NY1 most vividly tipped their hand in the flagrantly biased wording of their so-called snap poll questions. The first was:

“Since September 11, my civil liberties have been challenged:
A. Too much
B. Not enough
C. The right amount”

The clear premise of the question is that current counter-terror policies represent a challenge to civil liberties—a leading question if ever there was. How to answer it if you don’t believe civil liberties have been meaningfully challenged? Much to host Budd Mishkin’s undisguised shock, B was the winner with 43 percent, despite attempts to lead poll voters. (On-line voting after the broadcast has brought the results more in line with NY1 presumed result. You can vote here yourself.) The second question was:

“In this post-9/11 world, which of the following concerns you the most?
A. Extra searches
B. Privacy issues
C. Racial profiling”

Evidently, being killed in a terrorist attack was not considered a “concern” by NY1.

An honest debate can be had on the balancing act between security and civil liberties. However, NY1 did not provide one. Instead they presented an obviously stacked deck that played to a partisan crowd, rather than elevating discourse.

Thursday, September 07, 2006

Dirty Dozen Brass Band Going On

What’s Going On
The Dirty Dozen Brass Band
Shout! Factory

Few concept albums have had the enduring impact of Marvin Gaye’s What’s Going On. In the wake of Katrina the Dirty Dozen Brass Band found fresh meaning in Gaye’s songs, reinterpreting the complete album. There is some precedent for jazz artists covering entire albums. Don Randi actually reinterpreted two Beatles albums, Revolver and Rubber Soul. Arguably jazz renditions of Hair by Barney Kessel and Stan Kenton among others fit into this tradition. The Dirty Dozen Brass Band may not perfectly fit into a jazz bag having led the revitalization of New Orleans marching bands, infusing the traditional brass band sound with funk and r&b elements. Now their rendition of What’s Going On will help revitalize the New Orleans music scene, with a portion of the proceeds going the Tipitina’s Foundation’s artist relief efforts.

Things kick off with the title track, opening with a sample from Fearless Leader Ray Nagin, leading into Chuck D’s rap, with predictably simplistic “No Child Left Behind” political lyrics. While What’s Going On was definitely a protest song, the rap here lacks the soulfulness of the original. Bettye LaVette is much more successful conjuring a Marvin Gaye vibe on “What’s Happening Brother” and Ivan Neville turns in the most soulful vocal on “God is Love,” with sanctified organ/keyboards setting the groove.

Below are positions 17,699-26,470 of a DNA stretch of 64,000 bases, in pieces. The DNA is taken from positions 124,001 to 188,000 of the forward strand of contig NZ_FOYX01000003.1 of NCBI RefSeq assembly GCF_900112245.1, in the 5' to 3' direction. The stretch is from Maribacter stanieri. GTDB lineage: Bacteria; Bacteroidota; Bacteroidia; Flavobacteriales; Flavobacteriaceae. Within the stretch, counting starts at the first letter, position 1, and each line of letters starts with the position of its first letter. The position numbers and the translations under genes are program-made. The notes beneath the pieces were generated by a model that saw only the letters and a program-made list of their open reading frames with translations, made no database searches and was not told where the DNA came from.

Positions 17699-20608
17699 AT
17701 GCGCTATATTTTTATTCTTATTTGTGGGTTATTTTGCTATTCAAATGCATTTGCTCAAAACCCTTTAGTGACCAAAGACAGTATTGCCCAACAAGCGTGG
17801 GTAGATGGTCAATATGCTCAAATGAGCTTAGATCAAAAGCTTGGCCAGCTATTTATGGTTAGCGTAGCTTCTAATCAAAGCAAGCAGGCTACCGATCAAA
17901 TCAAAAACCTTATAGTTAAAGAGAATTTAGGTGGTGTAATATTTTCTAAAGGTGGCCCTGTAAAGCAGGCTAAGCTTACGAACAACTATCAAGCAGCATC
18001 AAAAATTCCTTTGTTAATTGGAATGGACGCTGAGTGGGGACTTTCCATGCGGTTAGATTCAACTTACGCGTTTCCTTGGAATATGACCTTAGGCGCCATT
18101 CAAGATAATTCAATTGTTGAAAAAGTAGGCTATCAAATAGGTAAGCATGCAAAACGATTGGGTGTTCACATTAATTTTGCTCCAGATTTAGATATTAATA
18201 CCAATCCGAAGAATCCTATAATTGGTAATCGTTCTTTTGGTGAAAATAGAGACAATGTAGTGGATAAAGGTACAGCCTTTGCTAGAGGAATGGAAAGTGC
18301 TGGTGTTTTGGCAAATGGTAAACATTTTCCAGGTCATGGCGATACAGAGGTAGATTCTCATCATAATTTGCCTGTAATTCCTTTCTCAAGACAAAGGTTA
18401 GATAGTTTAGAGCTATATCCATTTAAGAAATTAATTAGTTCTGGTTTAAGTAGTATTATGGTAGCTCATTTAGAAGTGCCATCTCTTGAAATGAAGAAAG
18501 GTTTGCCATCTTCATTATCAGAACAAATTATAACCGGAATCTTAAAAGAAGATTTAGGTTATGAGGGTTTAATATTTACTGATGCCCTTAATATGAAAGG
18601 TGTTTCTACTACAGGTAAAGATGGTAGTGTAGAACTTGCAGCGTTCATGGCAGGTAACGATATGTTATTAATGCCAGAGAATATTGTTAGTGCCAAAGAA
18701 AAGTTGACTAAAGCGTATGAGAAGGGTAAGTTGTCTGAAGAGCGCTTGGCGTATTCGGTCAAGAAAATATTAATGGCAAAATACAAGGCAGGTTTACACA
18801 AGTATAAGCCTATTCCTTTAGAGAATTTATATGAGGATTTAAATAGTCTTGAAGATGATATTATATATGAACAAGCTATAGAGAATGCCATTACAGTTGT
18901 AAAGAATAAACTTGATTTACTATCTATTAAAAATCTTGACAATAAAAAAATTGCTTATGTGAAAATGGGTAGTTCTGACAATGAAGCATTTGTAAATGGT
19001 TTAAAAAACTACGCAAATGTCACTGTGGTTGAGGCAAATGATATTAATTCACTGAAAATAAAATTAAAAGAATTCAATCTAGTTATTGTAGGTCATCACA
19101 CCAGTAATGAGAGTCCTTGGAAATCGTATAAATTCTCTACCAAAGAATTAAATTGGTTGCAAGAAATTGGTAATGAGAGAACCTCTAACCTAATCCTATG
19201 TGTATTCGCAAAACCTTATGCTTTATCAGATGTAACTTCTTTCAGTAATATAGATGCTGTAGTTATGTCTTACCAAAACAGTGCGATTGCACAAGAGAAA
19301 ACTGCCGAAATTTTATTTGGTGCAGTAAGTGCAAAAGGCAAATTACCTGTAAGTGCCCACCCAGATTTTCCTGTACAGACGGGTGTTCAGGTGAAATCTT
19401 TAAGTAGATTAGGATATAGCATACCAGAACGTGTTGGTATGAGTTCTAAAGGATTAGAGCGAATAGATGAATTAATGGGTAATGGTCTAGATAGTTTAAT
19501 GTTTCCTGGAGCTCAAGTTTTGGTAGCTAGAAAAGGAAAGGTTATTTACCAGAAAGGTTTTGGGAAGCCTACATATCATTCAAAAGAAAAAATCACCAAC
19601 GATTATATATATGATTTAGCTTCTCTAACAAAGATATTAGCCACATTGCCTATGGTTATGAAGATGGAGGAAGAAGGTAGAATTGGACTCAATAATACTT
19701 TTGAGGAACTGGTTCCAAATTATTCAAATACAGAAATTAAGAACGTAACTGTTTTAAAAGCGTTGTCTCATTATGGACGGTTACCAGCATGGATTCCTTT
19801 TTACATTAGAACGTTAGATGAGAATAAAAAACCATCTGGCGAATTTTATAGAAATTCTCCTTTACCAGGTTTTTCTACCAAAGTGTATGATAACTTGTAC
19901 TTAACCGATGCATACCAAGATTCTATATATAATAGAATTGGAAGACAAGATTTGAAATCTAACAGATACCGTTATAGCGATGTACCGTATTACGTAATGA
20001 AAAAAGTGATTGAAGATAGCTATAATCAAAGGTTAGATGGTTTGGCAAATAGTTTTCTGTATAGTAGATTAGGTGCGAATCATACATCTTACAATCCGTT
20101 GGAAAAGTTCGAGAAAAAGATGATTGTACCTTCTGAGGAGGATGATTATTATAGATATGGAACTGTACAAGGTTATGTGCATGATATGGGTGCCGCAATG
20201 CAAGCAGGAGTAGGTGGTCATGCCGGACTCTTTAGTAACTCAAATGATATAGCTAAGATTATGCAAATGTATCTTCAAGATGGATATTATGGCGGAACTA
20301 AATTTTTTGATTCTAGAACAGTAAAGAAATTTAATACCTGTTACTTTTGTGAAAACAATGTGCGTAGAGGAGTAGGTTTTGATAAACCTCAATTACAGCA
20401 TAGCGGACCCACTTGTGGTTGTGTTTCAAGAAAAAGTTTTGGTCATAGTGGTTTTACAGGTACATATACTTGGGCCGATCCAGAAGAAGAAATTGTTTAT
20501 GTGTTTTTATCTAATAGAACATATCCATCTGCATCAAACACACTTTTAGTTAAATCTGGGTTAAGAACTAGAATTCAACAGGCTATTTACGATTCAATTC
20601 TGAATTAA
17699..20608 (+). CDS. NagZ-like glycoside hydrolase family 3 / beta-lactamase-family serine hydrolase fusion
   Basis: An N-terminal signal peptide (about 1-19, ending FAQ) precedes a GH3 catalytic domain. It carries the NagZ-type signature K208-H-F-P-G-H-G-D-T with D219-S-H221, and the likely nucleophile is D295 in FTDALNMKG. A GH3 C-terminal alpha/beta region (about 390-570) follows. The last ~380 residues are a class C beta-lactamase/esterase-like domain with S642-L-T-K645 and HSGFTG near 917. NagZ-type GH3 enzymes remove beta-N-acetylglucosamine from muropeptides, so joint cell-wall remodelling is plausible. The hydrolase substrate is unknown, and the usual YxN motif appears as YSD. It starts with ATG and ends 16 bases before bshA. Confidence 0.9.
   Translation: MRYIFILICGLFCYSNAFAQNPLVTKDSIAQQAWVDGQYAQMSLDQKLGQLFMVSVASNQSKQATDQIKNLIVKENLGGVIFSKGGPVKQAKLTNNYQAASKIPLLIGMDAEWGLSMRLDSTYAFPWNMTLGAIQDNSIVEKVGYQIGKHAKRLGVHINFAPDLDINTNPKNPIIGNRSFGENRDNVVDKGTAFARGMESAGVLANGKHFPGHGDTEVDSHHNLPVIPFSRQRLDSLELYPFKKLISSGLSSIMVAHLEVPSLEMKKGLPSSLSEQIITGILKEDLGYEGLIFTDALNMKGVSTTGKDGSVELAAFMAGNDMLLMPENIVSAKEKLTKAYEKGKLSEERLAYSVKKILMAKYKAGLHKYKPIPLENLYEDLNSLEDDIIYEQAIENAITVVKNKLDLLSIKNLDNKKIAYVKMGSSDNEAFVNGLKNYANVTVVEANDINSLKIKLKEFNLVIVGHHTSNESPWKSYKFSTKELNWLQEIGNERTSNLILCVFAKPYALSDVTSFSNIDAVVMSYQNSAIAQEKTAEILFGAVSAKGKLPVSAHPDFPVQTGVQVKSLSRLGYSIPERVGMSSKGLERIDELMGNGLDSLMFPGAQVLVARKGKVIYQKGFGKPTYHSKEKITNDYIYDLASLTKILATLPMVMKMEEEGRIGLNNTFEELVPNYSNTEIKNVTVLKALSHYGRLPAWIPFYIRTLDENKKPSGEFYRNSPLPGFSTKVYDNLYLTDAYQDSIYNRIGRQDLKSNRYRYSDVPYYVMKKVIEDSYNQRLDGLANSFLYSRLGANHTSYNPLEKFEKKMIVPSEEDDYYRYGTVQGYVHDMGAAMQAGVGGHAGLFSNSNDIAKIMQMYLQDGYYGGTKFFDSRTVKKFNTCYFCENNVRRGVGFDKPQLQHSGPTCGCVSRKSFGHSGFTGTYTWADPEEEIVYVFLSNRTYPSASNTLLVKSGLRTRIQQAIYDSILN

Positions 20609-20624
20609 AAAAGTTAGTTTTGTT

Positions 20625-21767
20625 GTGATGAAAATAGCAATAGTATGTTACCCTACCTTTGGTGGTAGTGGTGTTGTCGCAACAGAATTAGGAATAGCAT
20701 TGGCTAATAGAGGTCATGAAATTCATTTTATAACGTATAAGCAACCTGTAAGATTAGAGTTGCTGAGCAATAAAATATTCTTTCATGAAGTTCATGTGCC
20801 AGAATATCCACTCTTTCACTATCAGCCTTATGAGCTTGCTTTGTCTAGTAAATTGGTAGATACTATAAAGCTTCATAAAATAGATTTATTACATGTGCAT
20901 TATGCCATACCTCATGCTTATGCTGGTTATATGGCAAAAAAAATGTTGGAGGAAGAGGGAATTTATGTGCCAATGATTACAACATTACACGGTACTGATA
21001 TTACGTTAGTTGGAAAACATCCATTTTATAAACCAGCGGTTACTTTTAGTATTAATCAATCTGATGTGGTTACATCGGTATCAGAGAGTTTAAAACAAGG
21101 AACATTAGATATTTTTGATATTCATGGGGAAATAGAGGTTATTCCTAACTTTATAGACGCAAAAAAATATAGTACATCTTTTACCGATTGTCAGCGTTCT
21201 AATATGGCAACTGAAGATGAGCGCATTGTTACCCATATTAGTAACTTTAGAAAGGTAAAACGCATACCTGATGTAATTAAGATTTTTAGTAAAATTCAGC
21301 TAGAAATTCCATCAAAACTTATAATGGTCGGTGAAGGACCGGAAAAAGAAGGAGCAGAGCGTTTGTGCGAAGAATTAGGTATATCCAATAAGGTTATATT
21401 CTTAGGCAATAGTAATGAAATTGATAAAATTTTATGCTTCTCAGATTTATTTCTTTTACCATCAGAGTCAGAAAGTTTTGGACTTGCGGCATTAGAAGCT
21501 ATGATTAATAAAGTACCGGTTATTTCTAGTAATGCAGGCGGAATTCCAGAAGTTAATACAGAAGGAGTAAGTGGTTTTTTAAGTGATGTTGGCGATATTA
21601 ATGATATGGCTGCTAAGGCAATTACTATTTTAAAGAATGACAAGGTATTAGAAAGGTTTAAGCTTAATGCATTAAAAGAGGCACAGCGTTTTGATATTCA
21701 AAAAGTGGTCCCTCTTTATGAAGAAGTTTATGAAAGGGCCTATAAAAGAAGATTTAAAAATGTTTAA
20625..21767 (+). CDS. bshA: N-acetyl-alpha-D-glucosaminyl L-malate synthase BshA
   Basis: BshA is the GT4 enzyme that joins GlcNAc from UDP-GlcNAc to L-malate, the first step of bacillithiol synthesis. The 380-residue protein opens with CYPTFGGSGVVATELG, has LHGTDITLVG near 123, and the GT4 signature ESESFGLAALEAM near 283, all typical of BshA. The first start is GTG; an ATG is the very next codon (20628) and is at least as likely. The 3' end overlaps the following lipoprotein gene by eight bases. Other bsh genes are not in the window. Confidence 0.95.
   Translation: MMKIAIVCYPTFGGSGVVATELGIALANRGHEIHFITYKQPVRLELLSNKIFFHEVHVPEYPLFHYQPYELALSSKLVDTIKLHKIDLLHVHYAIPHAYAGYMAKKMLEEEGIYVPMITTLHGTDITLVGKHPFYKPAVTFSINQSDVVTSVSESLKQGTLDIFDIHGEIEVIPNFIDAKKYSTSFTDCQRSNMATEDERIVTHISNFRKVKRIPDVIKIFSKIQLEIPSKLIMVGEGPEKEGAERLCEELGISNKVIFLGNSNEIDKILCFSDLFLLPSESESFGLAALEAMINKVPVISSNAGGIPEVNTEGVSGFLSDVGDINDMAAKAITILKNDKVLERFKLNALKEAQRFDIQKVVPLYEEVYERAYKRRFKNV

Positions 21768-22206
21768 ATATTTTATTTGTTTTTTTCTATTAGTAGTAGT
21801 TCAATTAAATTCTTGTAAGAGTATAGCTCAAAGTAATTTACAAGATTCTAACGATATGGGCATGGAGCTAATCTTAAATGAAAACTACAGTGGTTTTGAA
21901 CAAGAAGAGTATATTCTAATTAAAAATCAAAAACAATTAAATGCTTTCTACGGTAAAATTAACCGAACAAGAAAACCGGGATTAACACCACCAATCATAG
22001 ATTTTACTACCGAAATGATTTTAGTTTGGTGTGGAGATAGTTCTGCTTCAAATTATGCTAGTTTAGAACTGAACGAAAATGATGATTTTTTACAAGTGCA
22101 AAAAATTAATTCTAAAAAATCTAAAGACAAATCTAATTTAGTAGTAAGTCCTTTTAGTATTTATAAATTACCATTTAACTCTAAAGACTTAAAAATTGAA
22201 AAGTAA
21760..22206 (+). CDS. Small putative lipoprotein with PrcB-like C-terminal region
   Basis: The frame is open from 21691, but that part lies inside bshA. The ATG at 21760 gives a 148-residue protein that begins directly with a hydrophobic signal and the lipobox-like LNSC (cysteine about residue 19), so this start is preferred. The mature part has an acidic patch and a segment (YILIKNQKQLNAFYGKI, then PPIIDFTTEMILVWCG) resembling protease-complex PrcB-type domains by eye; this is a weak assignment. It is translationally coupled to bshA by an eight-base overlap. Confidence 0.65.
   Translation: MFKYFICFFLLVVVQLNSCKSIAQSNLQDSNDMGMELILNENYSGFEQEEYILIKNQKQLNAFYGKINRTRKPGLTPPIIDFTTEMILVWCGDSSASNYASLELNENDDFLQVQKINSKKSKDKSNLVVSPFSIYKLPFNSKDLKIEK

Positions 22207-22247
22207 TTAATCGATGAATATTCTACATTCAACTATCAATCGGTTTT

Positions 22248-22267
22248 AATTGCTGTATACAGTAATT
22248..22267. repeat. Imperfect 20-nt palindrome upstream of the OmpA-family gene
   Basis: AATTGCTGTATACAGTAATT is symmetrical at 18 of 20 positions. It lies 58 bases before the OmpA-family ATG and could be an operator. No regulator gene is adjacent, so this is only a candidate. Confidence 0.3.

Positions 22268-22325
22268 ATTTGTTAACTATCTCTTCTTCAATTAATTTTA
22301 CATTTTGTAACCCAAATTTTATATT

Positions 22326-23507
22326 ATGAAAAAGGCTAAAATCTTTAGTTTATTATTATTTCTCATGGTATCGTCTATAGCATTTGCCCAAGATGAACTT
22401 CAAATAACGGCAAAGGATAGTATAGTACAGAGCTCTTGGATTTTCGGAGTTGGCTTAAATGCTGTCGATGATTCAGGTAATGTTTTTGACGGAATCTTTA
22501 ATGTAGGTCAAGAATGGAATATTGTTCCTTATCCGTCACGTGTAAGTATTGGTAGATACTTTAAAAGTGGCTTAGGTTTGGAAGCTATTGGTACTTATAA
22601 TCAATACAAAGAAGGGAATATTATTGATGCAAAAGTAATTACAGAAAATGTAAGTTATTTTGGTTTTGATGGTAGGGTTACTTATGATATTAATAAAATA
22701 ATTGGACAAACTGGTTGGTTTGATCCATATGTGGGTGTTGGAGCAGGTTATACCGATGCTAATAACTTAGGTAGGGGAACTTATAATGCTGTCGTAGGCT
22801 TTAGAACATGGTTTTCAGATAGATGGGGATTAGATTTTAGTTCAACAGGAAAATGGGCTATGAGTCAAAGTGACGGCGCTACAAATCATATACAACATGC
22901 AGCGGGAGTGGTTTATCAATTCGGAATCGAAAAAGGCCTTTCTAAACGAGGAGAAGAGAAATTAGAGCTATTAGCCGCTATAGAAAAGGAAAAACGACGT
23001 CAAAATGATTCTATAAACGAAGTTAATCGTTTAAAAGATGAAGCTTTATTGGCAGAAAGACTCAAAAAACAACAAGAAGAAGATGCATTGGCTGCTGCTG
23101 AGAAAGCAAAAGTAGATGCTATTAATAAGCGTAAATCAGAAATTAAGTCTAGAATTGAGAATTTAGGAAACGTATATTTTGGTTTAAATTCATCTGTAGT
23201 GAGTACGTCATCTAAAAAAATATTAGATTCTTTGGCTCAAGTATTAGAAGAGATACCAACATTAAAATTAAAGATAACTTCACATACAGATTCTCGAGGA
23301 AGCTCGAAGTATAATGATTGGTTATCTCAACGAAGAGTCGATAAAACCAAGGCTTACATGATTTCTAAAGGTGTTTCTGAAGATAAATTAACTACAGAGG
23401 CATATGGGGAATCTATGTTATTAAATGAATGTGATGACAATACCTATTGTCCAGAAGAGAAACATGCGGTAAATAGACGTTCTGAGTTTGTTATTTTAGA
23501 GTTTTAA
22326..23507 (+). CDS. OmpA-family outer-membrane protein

In fact, What’s Going On is best when the Dirty Dozen does what they do best on the instrumental tracks. On “Flyin’ High (in the Friendly Sky)” Kevin Harris’ tenor and Gregory Davis’ trumpet are as expressive as any vocalist could be. “Right On” featuring the low-down funk of Revert Andrews’ trombone and Roger Lewis’ baritone is the kind of fare longtime Dirty Dozen fans will eat up. The sanctified mood returns on “Wholly Holy” through Kirk Joseph’s sousaphone and the trombone of Revert Andrews.

Brass bands were not just alive and well in New Orleans before Katrina. They were vital, creatively evolving ensembles, with substantial local and national followings. The Dirty Dozen’s What’s Going On reminds us of the energy of that scene, and gives some hope it has not been washed away in the flood.

Wednesday, September 06, 2006

Stagger Lee

Stagger Lee
By Derek McCulloch & Shepherd Hendrix
Image Comics

Stagger Lee, a.k.a. Stackalee et al, is the original anti-hero of American blues, immortalized in various renditions by the likes of Furry Lewis, Lonecat Fuller, Duke Ellington, Professor Longhair, Taj Mahal, and Fats Domino. McCulloch & Hendrix’s graphic novel Stagger Lee dramatizes the historic Lee “Stag Lee” Shelton, while analyzing various incarnations of the Stagger Lee songs during interludes from the narrative. While each version changes elements of the events on that fateful Christmas Eve night, as McCulloch summarizes: “There’s one point, though, on which all parties seem to agree. Stagger Lee shot Billy.” (p. 7)

Lee Shelton really did shoot Billy Lyons. Whether it was a dispute over a Stetson hat, or a matter of self-defense is a point of contention in McCulloch’s story. However, the underlying conflict was political. Lyons was part of an influential Republican family, while Shelton was part of an emerging urban Democrat party machine, though he starts his pay-per-vote career reluctantly, saying: “my momma whip me she ever heard I voted for them Democrats. She say Mr. Lincoln be turnin’ in his grave.” (p. 70)